Scene Three: During a Rehearsal. I use this term loosely, because “rehearsing” for an upcoming presentation to one of the big three auto manufacturers would seem to warrant an occasion for review, discussion and practice. At this company, at least back then, it was time for rushing out of the room on urgent phone calls, wandering around the office anxiously, and issuing graphic threats to the salesperson, who is frequently reminded that his genitals will be "on the chopping block," should the business not be won. By this time, I am used to the Betsy Ross craft work of making changes to the hefty flip charts, and rechecking the million-dollar budgets on a calculator. During this particular rehearsal, for GMC Truck, it becomes known that one of the salesmen in the office has accepted a job as a Regional Manager in the San Francisco office. This is a cause for great gales of homophobic hilarity. San Francisco, get it?

Bob tells the man, “Better not bend over to get the soap in the shower,” and everyone guffaws. Then Bob uses the speakerphone to share the news with several colleagues, always making sure to include his soap/shower warning. By the time the day is over, I have heard this remark dozens of times.

I keep at my work and I keep quiet. After a few years at this company, I have made a good friend. He is gay. I’ve always known that this talk is stupid, and I'm sure that, on several levels, it's just wrong. But to consider that what Bob is saying is illegal -- that people in business should not be allowed, by law, to be talking this way?  It’s not a concept I can even entertain.

Scene Four:  October, 1991.  Cue you. I watch every bit of the hearings. I know you are right.  I suspect that you are brave in ways I cannot imagine. And then I have to get back to work.

Final Scene, One year later. I am back in Detroit, preparing for another presentation, this time for Pontiac.  The group has grown weary of running around the room and threatening the safety of each other’s genitals, so we’ve gone out for lunch. There are maybe eight people at the table.  I am the only woman. Sometime during the course of the lunch, the smarmy freelance consultant says something. The funny part about this memory is that I cannot tell you what it was that the man said– it must have been so like what I heard every day from these characters that it became background noise.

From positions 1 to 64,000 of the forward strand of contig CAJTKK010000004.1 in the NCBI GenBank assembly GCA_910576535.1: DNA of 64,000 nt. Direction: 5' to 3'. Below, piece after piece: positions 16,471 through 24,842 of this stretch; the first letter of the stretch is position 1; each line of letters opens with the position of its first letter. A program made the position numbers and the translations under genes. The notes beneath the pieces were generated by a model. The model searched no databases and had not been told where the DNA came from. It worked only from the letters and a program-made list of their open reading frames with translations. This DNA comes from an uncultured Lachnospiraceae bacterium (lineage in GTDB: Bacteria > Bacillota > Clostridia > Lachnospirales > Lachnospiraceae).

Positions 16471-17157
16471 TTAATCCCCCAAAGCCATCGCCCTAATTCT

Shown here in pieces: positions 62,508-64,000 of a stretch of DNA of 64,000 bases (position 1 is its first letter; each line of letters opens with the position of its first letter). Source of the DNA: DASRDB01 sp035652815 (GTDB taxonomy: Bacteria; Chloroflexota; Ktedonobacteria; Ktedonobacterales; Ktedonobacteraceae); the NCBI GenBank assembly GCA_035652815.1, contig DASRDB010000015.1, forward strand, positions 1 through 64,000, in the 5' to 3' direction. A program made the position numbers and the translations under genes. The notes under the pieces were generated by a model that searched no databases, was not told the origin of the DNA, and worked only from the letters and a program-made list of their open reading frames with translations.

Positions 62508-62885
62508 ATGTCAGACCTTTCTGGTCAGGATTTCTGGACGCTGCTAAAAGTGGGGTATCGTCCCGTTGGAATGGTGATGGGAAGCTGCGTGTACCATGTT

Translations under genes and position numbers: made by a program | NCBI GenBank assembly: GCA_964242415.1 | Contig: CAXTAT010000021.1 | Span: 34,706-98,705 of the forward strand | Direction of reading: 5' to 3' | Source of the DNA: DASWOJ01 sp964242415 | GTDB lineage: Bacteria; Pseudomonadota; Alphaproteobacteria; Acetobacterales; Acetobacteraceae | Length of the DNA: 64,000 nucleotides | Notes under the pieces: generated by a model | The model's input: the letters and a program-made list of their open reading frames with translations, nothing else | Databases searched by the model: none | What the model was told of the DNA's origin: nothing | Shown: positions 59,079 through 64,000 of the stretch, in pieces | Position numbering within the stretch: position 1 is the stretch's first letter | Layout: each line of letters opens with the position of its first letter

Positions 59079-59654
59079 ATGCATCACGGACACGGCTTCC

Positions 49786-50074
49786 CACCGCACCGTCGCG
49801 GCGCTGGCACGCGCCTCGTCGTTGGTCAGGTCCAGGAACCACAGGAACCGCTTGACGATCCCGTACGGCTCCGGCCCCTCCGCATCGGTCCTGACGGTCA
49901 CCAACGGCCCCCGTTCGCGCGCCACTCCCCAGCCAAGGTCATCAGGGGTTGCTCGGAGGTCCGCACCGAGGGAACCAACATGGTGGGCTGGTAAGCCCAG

But the moment we rise from the table and start to leave, the Regional Manager rushes over to me, smarmy consultant in tow. “Don didn’t mean anything offensive by what he said earlier,” the man says, “and he’d like to apologize.” The man then apologizes. To me. Because, he says, he hoped that what he said didn’t offend me. At first, I want to tell them that I don’t even know what they’re talking about, but I decide to keep that to myself. Grimly, I say, “I won’t report it. This time.”

When I see the relief on their faces, I feel as if the earth is shifting beneath my feet. I am in Detroit, a place where I have been demeaned, devalued and dismissed over the course of many years. And, Ms. Hill, because of you and what you were willing to do, these vermin are worried enough to behave politely towards me.  Not because they have suddenly sprouted souls, of course, but because the company’s corporate counsel has painted them a grim picture of how expensive a lawsuit from a mouthy, small-breasted bitch like me could be.

Work changed. It changed at that moment, and it changed every day after that. I’m not naive enough to think that these men are any different than they ever were.  When you put a lid over the sewer gas in a conference room, it just leaks out in different places, like talk radio, or Fox News. But, at least in the conference rooms I frequent these days, they have to watch their mouths.

And for that, Ms. Hill, I can only say – Thank You. 

God Bless You,
Julie Kendrick

1 comment:

  1. A beautiful and important piece of writing -- sad to say that once again as we see the events surrounding the current Supreme Court nomination. I love the way you tell this story, in a personal way, and how and why a shift took place. Thank you! -Freddie